Community News

Update on Loma Shares: PLNU’s Food Pantry

Photo by Ashlee Owings.

Loma Shares debuted on April 7 as a food pantry program to help combat food insecurity among PLNU students. From its debut and until May 17, more than 200 students utilized the pantry, according to an email sent to faculty and staff by Jong Yoon, the overseer of the program and the residential director of Goodwin Hall. 

Since the program’s launch, Yoon said they have heard countless heartfelt stories of students expressing what Loma Shares means to them.

 Charis Johnston, a first-year multimedia journalism and graphic design major, said, “This is a really good thing for Loma students because it addresses the struggle of balancing limited cafeteria swipes and finding grocery money.”

Yoon said the program has seen a rise in participation almost every week Loma Shares has been open. 

The pantry offers fresh produce and non-perishable items such as peanut butter, jelly, canned goods, bread and grains. According to Yoon, both produce and non-perishable items come from the Associated Student Body (ASB) and residential life (ResLife), and also AB Jones and Co., a local organization. The price of all the food is fully sponsored by ASB and ResLife, including what comes from AB Jones and Co.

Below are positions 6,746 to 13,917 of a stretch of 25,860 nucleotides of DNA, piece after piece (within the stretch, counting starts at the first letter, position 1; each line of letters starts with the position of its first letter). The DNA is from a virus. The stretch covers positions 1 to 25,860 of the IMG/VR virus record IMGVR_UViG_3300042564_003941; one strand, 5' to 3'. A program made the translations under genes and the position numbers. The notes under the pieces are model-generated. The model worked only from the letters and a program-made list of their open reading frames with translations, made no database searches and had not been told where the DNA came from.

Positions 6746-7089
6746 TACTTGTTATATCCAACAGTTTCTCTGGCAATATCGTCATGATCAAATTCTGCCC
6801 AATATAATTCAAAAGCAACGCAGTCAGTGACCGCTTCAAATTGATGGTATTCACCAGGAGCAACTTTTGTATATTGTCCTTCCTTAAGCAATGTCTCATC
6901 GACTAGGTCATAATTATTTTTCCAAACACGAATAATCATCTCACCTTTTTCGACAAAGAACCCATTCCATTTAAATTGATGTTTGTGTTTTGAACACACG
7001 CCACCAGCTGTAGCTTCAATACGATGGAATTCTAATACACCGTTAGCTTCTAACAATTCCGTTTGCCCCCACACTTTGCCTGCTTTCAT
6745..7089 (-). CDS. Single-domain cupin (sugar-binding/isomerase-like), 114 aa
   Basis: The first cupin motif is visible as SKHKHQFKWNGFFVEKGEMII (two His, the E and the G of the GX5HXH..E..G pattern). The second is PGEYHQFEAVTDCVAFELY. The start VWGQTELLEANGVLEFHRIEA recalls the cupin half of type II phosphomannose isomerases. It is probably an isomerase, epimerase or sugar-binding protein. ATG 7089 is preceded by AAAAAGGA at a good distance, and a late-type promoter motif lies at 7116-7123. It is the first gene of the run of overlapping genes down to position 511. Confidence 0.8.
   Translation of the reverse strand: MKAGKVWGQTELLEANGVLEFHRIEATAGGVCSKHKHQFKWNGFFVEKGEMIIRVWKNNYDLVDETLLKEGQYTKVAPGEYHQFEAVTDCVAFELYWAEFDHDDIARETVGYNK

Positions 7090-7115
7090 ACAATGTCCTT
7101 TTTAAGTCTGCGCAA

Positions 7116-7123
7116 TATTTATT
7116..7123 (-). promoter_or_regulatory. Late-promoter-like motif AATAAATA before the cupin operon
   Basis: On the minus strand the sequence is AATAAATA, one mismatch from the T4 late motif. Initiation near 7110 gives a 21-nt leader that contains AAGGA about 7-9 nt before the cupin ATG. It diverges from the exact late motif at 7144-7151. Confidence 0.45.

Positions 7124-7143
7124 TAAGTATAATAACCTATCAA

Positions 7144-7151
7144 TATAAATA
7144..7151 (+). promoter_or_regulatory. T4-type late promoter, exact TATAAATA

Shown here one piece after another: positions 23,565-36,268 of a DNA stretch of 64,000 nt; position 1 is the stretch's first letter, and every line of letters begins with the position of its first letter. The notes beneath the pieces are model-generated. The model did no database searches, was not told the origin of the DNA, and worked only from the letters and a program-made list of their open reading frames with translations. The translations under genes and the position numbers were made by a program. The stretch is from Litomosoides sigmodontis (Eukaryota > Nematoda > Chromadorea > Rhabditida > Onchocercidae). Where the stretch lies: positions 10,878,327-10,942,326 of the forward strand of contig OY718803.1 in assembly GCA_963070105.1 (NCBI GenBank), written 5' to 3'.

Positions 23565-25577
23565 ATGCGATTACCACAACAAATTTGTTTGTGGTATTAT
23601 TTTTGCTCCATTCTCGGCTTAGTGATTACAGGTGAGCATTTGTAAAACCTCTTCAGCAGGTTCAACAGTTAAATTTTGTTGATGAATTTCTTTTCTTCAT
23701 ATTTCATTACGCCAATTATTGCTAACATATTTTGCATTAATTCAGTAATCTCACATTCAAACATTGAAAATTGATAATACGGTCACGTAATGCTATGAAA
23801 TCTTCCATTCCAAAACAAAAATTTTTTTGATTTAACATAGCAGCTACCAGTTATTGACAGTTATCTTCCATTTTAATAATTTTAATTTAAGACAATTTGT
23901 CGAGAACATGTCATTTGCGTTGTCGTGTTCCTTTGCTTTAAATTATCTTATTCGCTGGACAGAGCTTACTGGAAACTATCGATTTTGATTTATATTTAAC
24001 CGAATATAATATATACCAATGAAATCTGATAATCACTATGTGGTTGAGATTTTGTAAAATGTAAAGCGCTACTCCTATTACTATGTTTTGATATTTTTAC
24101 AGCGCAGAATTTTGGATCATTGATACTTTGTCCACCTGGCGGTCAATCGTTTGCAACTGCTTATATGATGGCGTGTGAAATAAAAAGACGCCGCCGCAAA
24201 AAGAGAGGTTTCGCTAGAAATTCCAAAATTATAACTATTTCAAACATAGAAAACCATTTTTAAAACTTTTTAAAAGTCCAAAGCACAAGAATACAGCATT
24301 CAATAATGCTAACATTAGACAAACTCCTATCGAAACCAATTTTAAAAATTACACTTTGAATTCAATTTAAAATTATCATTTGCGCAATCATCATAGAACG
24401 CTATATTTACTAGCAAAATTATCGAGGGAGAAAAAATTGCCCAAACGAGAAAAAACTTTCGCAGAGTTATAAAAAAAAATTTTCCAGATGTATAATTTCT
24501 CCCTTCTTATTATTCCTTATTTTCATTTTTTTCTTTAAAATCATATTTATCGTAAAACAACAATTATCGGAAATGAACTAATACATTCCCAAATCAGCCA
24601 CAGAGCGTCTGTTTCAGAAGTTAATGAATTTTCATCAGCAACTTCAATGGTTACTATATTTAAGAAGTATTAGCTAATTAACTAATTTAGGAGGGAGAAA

Yoon said the pantry operates in a “farmers market style” where the food is laid out and students can pick and decide what they want. This is “to help empower them to have ownership of what they receive,” Yoon said.  

Rachel Struble, a junior marketing major, resident assistant in Goodwin Hall and a volunteer for Loma Shares said some of the popular food items she’s seen students pick up from the pantry include strawberries, cucumbers, bell peppers, rice, oats, tomatoes, onions and lettuce. 

Of the 200 plus students that used the pantry from April 7 to May 17, Loma Shares put together some statistics of the students most in need through a Google form that students fill out upon using the pantry. The form asks questions regarding major, living situation, ethnicity and gender. Based on the results, Loma Shares revealed these statistics: 55% of students who used the pantry are residential students and 45% are commuters; 70% are female and 30% are male; 68% are white and 32% are persons of color; 64% are employed and 36% are unemployed. Majors represented are psychology, business, biology, marketing and applied health/nursing. 

Graphic courtesy of Ashlee Owings.

According to Yoon, Loma Shares isn’t set up to receive donations through PLNU’s University Advancement as a pilot program. Now that the trial period is done, Loma Shares is currently in the process of creating a policy presentation for PLNU’s cabinet on what the next three years for Loma Shares will look like.       

Loma Shares will close during the summer break and will be re-assessed during the summer for a potential reopening in the fall.

By: Ashlee Owings

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